September 18, 2019

President Trump's "internal polling must be terrible, because he is now reaching out to people who want nothing to do with him — and this time, it's not Melania," Stephen Colbert said on Tuesday's Late Show. On Monday night, Trump held a rally in New Mexico, which he lost by 8 points, and "after four years of Donald Trump throwing Latinos under the bus that he stopped at the border," his "plan to win is to woo Hispanic voters. Woo boy!"

"Buenos suerte with that, El Trumpo," Colbert said. "Trump must really need los hombres hispanico, because he laid it on muy thick," and un poco weird. When he singled out one Latino supporter, Steve Cortes, for example, he asked him a puzzling question. "Who do you like more, Steve, the country or the Hispanics?" Colbert repeated in Trump voice, adding, "Because I can't decide which to destroy first."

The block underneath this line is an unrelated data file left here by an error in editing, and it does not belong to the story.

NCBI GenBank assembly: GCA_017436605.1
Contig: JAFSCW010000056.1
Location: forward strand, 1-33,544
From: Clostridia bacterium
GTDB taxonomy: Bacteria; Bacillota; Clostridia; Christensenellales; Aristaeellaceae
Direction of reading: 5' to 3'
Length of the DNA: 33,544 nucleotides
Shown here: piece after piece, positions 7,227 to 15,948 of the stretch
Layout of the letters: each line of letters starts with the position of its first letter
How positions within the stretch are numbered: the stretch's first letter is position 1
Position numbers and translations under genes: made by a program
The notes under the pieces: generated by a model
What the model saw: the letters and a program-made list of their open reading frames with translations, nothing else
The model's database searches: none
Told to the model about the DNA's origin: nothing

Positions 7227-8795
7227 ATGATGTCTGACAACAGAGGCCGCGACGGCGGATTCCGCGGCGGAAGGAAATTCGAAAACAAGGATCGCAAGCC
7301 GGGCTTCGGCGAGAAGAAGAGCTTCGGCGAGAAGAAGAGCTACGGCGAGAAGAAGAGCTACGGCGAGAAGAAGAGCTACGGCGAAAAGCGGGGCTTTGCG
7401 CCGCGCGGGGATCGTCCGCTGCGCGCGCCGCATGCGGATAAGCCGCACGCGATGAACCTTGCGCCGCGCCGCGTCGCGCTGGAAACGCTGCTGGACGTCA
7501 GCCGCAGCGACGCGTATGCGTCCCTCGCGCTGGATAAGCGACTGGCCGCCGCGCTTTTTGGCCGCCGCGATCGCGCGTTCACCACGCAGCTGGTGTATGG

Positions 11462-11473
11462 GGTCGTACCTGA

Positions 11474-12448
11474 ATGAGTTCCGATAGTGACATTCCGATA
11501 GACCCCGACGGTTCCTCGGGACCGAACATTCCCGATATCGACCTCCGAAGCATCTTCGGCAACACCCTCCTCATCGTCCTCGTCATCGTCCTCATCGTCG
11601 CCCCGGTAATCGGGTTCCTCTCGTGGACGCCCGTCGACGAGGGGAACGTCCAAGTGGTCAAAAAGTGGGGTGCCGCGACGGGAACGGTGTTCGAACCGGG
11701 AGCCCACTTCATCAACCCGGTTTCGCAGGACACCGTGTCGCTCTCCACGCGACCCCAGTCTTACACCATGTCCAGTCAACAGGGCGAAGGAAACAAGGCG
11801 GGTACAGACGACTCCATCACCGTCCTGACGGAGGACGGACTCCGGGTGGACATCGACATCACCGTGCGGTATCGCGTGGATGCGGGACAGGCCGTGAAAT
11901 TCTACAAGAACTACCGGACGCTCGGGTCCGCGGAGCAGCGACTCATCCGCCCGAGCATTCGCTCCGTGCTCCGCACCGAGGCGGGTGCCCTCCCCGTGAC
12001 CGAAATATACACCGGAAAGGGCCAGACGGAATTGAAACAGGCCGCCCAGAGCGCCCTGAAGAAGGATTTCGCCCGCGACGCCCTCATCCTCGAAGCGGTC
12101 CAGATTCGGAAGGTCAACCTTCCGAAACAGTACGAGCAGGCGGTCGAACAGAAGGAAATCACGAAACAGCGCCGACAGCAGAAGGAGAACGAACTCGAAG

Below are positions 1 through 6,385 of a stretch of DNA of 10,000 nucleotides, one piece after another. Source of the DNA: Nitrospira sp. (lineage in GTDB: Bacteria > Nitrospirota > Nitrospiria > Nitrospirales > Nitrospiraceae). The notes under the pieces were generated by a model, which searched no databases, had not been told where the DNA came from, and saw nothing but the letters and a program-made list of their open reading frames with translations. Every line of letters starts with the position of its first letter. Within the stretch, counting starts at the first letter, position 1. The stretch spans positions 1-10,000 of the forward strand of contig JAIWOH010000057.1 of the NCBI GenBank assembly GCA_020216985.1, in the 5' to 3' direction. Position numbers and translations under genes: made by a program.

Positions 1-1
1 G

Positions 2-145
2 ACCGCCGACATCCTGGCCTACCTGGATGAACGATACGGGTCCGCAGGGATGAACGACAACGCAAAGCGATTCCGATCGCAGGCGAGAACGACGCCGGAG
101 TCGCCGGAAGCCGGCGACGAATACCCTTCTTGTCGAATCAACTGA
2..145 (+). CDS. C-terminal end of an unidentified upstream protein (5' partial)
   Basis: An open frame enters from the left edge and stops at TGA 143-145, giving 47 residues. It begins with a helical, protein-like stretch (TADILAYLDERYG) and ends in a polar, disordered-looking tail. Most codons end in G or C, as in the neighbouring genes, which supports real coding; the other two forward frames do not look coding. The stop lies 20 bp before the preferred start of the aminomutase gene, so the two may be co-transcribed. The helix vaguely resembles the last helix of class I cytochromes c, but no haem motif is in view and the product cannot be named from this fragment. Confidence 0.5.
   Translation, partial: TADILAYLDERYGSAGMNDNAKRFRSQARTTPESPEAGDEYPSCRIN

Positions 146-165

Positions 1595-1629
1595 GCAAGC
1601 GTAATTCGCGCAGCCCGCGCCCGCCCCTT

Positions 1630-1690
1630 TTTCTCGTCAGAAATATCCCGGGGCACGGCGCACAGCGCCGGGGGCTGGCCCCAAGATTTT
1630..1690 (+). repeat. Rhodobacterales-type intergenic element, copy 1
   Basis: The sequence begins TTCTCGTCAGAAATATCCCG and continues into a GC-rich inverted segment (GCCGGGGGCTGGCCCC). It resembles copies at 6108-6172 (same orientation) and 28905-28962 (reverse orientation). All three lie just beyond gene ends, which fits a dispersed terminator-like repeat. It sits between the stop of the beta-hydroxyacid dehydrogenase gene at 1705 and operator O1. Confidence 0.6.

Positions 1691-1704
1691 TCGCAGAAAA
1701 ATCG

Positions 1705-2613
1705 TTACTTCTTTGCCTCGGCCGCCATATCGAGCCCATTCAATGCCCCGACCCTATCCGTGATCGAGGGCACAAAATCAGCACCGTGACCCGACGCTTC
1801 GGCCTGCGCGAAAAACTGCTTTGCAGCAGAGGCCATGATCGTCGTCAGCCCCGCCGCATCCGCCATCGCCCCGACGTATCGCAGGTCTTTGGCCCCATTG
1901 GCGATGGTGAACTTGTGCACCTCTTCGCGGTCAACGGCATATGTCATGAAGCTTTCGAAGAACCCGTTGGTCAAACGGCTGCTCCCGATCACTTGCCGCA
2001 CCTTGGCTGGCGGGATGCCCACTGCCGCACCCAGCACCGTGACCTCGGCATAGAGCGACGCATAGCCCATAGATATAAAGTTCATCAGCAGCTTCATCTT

Trump clearly "tried to tailor his message to the crowd, and I'm not going to lie — it got a little bit uncomfortable," Trevor Noah said at The Daily Show, playing more of the clip. "What do you like more, the country or Hispanics? Those two things aren't even in the same category. 'What do you like better, Pepsi or Mongolia?' It's also a sh-tty question because it implies that Hispanics aren't a part of the country."

"When Trump wasn't busy torturing Hispanic people with weird mind games, he tried to stay focused on going after his Democratic rivals, but in the middle of his rant, a fly buzzed in front of Trump's face, and that totally threw the president off," Noah laughed. And while Trump was in New Mexico, "bragging about how he helped the mega-rich keep their cash," across the country, Democratic rival "Elizabeth Warren was talking about making the super-rich pay more, 2 cents more," at a dueling campaign rally in New York. And after her speech, he added, "Warren spent four hours taking selfies with her supporters — it took three hours to get through most of the crowd, and then an extra hour for that annoying person who's never satisfied."